The two central Foucauldian notions of government and of bio-politics gave rise to separate lines of reception. As a consequence, studies of governmentality often exclude the question of how the government of individuals and populations interacts with biological categories and concepts of life and death, health and disease, normality and pathology. This section focuses on convergences between the questions of embodiment, concepts of nature and life on the one hand and an analytics of government on the other. Is it possible to analyse bio-politics as an »art of government«? How do biological constructions of gender and race relate to conceptions of citizenship? Is there a biological basis for notions of national identity? How are we to conceive the »vital« existence of the citizens within the political rationalities of state agencies? In which sense do biological identities give rise to forms of political articulation and engagement?

3. The economy of government
Foucault took up the formation of a »political economy« as starting point for his considerations of liberal practices of government, an issue that studies of governmentality accommodated in their analyses of present neo-liberalist regimes. They nevertheless rather neglected the question of how to relate current transformations in governmental rationalities and technologies to changes in the capitalist economy. This section seeks to examine the differences and parallels between contemporary accounts of »the« economy and endeavours of »decentring the economy« (William Walters) put forward in the governmentality literature.

Structure and aim of the workshop
Venue: University of Leipzig, Dept. of Political Sciences, September 14-15, 2007.

The international workshop provides a forum for the discussion of the current state of governmentality and the prospects of an analytics of government in a critical exchange of scholars from Germany and abroad. .

Three speakers per section will be invited for a paper presentation, followed by a commentary and a short reply by the author. To leave sufficient room for discussion, the papers will be circulated prior to the workshop. The number of participants will be restricted to 25. A publication of the papers is planned.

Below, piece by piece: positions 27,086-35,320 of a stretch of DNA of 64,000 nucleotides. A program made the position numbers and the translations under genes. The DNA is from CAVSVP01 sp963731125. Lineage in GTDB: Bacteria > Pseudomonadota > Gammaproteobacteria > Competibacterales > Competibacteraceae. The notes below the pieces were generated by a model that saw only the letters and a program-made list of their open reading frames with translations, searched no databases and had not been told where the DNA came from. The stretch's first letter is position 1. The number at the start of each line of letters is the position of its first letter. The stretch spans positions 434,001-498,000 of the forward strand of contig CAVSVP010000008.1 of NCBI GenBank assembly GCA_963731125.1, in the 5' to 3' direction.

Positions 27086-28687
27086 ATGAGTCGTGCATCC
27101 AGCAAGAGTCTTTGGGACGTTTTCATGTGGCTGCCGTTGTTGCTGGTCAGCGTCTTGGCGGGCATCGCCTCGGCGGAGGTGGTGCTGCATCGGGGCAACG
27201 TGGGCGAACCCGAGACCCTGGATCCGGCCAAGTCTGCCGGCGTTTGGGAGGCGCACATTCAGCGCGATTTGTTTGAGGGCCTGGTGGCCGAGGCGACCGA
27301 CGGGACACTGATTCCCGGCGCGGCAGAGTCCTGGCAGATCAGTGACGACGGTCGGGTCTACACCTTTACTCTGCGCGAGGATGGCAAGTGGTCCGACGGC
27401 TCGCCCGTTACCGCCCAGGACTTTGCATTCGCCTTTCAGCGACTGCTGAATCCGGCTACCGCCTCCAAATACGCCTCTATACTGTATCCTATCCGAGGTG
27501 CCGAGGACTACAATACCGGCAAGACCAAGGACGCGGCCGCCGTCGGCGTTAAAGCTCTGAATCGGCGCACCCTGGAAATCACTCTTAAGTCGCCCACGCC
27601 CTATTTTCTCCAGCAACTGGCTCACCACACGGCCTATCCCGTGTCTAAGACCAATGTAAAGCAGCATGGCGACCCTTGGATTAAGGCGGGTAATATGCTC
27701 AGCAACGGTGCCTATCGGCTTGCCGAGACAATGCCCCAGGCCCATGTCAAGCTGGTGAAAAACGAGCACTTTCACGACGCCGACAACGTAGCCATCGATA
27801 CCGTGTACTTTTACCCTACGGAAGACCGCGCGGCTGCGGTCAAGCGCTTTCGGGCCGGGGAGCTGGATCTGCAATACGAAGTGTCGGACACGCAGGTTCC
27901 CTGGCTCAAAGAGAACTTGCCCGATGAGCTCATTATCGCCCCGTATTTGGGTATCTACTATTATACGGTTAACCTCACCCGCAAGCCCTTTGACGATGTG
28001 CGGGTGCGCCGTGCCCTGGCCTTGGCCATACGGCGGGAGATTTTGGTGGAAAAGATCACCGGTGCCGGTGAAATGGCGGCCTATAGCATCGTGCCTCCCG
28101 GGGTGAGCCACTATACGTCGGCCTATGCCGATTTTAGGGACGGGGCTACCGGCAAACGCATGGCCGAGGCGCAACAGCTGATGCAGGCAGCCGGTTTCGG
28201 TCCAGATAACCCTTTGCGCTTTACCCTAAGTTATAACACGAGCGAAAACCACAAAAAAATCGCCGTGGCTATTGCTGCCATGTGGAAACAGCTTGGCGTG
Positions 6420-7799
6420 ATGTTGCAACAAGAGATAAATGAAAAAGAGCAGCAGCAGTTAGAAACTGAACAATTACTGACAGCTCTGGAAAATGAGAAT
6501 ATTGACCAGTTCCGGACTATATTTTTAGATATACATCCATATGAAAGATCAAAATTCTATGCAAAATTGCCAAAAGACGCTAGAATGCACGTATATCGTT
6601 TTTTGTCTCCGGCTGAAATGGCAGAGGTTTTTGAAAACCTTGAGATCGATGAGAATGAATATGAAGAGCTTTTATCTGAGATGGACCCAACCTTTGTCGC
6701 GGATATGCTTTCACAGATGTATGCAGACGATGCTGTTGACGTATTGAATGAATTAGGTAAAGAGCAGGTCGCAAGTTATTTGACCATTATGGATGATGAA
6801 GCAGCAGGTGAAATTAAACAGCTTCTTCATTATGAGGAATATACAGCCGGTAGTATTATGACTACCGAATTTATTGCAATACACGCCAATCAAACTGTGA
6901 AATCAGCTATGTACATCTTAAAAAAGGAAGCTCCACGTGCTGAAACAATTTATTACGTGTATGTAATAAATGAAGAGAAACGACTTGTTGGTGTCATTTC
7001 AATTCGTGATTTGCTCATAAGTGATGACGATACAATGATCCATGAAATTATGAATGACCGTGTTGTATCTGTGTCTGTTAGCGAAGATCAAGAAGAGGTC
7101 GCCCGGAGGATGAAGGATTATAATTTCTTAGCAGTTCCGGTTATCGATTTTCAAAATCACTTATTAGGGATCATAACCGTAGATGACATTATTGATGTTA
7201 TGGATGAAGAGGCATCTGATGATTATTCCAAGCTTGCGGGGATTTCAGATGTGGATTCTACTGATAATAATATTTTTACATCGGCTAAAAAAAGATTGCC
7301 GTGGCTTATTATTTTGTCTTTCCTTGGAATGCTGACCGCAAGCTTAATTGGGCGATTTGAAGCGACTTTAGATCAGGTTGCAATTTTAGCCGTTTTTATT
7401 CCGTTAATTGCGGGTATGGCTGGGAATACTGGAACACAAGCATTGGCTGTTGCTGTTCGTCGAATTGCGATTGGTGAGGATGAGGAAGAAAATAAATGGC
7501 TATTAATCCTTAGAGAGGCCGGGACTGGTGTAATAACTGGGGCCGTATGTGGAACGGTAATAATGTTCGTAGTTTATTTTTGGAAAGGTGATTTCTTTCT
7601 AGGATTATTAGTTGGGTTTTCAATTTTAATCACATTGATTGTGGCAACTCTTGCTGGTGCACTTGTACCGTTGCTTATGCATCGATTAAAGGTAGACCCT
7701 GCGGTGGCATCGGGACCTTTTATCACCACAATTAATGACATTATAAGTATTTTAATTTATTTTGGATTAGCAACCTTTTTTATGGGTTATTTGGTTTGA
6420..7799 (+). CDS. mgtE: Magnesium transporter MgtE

Deadline for paper submission: June 30, 2007.

Invited Speakers:
Panel 1: Mitchell Dean (Syndey), William Walters (Ottawa), Wolfgang Fach (Leipzig)
Panel 2: Herbert Gottweis (Wien), Didier Fassin (Paris), Petra Gehring (Darmstadt)
Panel 3: Peter Miller (London), Urs Stäheli (Basel), Stephan Lessenich (Jena)

Workshop language is English.

The workshop is funded by the Research Initiative “Cultural Theory and Theory of the political Imaginary” at the University of Konstanz.

Programm: [pdf]

14th September 2007

9.15 - 9.30

Welcome and introduction to the workshop by the organizers


Panel 1: Beyond the nation state: Sovereignty, bio-politics and trans-nationalisation


9.30 - 10.30

Mitchell Dean (Sydney): Friedrich Balke (Cologne)


10.30 - 11.30

William Walters (Ottawa): Lars Thorup Larsen (Aarhus)


11.30 -11.45

Coffee/Tea Break


11.45- 12.45

Bob Jessop (Lancaster): Martin Saar (Frankfurt/Main)


12.45 – 14.15 Lunch Break

Panel 2: Biological citizenship and the government of life


14.15 - 15.15

Herbert Gottweis (Vienna): Peter Wehling (Augsburg)


15.15 – 16.15

Didier Fassin (Paris): Monica Greco (London)



Coffee/Tea break



Petra Gehring (Darmstadt): Stefanie Graefe (Hamburg)


20.00 Conference dinner


15th September 2007

Panel 3: The economy of government


9.15 - 10.15

Peter Miller (London): Ute Tellmann (Basel)


10.15 - 11.15

Urs Stäheli (Basel): Wolfgang Fach (Leipzig)



Coffee/Tea Break


11.30 - 12.30

Stephan Lessenich (Jena): Sven Opitz (Basel)



Resume and end of workshop